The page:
The responses to IASTM are complex and multifactorial - biopsychosocial factors interplay in a complex manner. The use of prophylactic IASTM may help patients manage postoperative pain. It may also affect the development of fibrosis by mediating differential cytokine production. The next step for researchers is to look into what sort of dosage and duration would be needed to optimize the effects of this non-pharmacological approach. 

More to Explore

Bailey et al. (2017). Effectiveness of Manual Therapy and Stretching for Baseball Players With Shoulder Range of Motion Deficits. Sports Health.

Begovic et al. (2016). The neuromotor effects of transverse friction massage. Manual Therapy.

Cheatham et al. (2016). The efficacy of instrument assisted soft tissue mobilization: a systematic review. J Can Chiropr Assoc. 

Cheatham et al. (2019). Does a light pressure instrument assisted soft tissue mobilization technique modulate tactile discrimination and perceived pain in healthy individuals with DOMS? J Can Chiropr Assoc.

Chen, L., Michalsen, A. (2017). Management of chronic pain using complementary and integrative medicine. BMJ.

Chughta et al. (2016). A Novel, Nonoperative Treatment Demonstrates Success for Stiff Total Knee Arthroplasty after Failure of Conventional Therapy. J Knee Surg.

Christie et al. (2012). Cross-frictional therapy and stretching for the treatment of palmar adhesions due to Dupuytren's contracture: a prospective case study. Man Ther.

Coviello et al. (2017). Short-term effects of instrument-assisted soft tissue mobilization on pain free range of motion in a weightlifter with subacromial pain syndrome. Int J Sports Phys Ther.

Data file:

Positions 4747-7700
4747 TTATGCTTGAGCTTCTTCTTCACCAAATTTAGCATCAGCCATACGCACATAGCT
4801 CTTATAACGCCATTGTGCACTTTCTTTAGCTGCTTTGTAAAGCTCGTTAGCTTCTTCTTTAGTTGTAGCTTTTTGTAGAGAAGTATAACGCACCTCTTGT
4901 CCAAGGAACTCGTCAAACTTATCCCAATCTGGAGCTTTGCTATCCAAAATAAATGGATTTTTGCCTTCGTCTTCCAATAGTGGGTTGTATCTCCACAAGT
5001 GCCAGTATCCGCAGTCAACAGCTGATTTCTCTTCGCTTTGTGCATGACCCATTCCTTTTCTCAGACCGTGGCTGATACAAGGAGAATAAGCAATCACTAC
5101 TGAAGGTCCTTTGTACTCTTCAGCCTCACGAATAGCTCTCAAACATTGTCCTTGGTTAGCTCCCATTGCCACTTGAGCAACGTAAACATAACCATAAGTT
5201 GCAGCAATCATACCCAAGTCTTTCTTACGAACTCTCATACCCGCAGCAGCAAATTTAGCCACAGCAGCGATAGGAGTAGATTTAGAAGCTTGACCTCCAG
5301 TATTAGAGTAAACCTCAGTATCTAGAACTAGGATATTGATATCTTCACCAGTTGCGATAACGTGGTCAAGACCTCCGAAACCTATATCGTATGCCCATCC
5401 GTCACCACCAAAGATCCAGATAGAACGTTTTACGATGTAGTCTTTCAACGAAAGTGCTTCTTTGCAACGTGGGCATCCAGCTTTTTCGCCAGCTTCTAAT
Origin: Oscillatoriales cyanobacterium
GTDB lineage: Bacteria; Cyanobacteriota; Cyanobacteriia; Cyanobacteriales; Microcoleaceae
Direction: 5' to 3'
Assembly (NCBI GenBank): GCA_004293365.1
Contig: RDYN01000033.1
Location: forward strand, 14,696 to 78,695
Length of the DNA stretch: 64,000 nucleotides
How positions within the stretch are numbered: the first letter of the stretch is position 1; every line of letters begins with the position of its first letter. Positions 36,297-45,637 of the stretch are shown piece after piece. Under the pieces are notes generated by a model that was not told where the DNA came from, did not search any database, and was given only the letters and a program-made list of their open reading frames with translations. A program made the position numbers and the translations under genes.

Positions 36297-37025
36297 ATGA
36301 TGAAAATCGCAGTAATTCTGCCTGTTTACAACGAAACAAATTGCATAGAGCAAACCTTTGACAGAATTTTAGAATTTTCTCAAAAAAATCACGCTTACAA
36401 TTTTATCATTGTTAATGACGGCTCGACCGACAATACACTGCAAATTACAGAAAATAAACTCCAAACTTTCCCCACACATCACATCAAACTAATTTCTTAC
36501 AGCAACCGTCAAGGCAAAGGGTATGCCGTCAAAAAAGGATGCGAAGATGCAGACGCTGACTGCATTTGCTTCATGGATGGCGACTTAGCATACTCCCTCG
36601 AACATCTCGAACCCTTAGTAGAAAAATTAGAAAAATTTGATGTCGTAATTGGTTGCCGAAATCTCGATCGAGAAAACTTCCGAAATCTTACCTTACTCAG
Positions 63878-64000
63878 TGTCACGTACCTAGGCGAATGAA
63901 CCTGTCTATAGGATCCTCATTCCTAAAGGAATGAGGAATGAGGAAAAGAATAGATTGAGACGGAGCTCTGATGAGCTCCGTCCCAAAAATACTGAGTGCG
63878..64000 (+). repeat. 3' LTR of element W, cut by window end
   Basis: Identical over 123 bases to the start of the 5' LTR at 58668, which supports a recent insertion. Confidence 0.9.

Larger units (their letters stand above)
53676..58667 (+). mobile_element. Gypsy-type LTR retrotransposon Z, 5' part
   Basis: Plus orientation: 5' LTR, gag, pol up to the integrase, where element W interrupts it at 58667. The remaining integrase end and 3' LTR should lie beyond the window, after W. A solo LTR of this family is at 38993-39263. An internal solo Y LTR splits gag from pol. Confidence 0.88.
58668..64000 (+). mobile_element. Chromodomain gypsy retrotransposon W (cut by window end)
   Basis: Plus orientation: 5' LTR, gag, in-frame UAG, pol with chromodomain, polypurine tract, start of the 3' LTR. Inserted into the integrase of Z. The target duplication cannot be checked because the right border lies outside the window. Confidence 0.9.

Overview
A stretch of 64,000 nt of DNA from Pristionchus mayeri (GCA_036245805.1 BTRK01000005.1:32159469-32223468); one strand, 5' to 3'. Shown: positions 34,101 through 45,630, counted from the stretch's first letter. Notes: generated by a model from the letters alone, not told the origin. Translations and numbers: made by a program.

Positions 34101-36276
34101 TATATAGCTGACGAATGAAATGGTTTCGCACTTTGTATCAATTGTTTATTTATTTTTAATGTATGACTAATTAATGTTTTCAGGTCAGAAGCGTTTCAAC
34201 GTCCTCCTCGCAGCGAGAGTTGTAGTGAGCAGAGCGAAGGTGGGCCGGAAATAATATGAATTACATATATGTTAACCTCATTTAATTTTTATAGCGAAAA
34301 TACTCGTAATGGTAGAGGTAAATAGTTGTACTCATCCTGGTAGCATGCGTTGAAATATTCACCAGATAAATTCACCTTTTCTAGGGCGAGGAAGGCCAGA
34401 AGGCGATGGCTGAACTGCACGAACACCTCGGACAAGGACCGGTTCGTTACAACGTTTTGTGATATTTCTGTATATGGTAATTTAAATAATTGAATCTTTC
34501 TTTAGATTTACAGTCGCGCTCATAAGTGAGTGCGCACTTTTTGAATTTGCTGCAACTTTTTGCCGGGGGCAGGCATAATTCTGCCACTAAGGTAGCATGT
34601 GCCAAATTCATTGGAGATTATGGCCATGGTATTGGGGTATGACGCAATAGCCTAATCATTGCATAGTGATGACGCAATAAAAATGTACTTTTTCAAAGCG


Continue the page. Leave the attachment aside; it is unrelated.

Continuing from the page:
Gordon et al. (2018). Self-Myofascial Vibro-Shearing: a Randomized Controlled Trial of Biomechanical and Related Changes in Male Breakdancers. Sports Med Open.

Gunn et al. (2019). Instrument-assisted soft tissue mobilization and proprioceptive neuromuscular facilitation techniques improve hamstring flexibility better than static stretching alone: a randomized clinical trial. J Man Manip Ther.

Hussey et al. (2017). The Comparison of Instrument-Assisted Soft Tissue Mobilization and Self-Stretch Measures to Increase Shoulder Range of Motion in Overhead Athletes: A Critically Appraised Topic. J Sport Rehabil.

Kim et al. (2017). Therapeutic effectiveness of instrument-assisted soft tissue mobilization for soft tissue injury: mechanisms and practical application. J Exerc Rehabil. 

Lambert et al. (2017). The effects of instrument-assisted soft tissue mobilization compared to other interventions on pain and function: a systematic review. Physical Therapy Reviews.

Laumonier, T., & Menetrey, J. (2016). Muscle injuries and strategies for improving their repair. Journal of Experimental Orthopaedics.

Loghmani et al. (2015). Successful treatment of a guitarist with a finger joint injury using instrument-assisted soft tissue mobilization: a case report. J Man Manip Ther.

McCormack et al. (2016). Eccentric Exercise Versus Eccentric Exercise and Soft Tissue Treatment (Astym) in the Management of Insertional Achilles Tendinopathy. Sports Health. 

Nazari et al. (2019). The Effectiveness of Instrument-Assisted Soft Tissue Mobilization in Athletes, Healthy Participants and Individuals with Upper/Lower Extremity and Spinal Conditions. A Systematic Review. Arch Phys Med Rehabil.

Stanek et al. (2018). Comparison of Compressive Myofascial Release and the Graston Technique for Improving Ankle-Dorsiflexion Range of Motion. J Athl Train.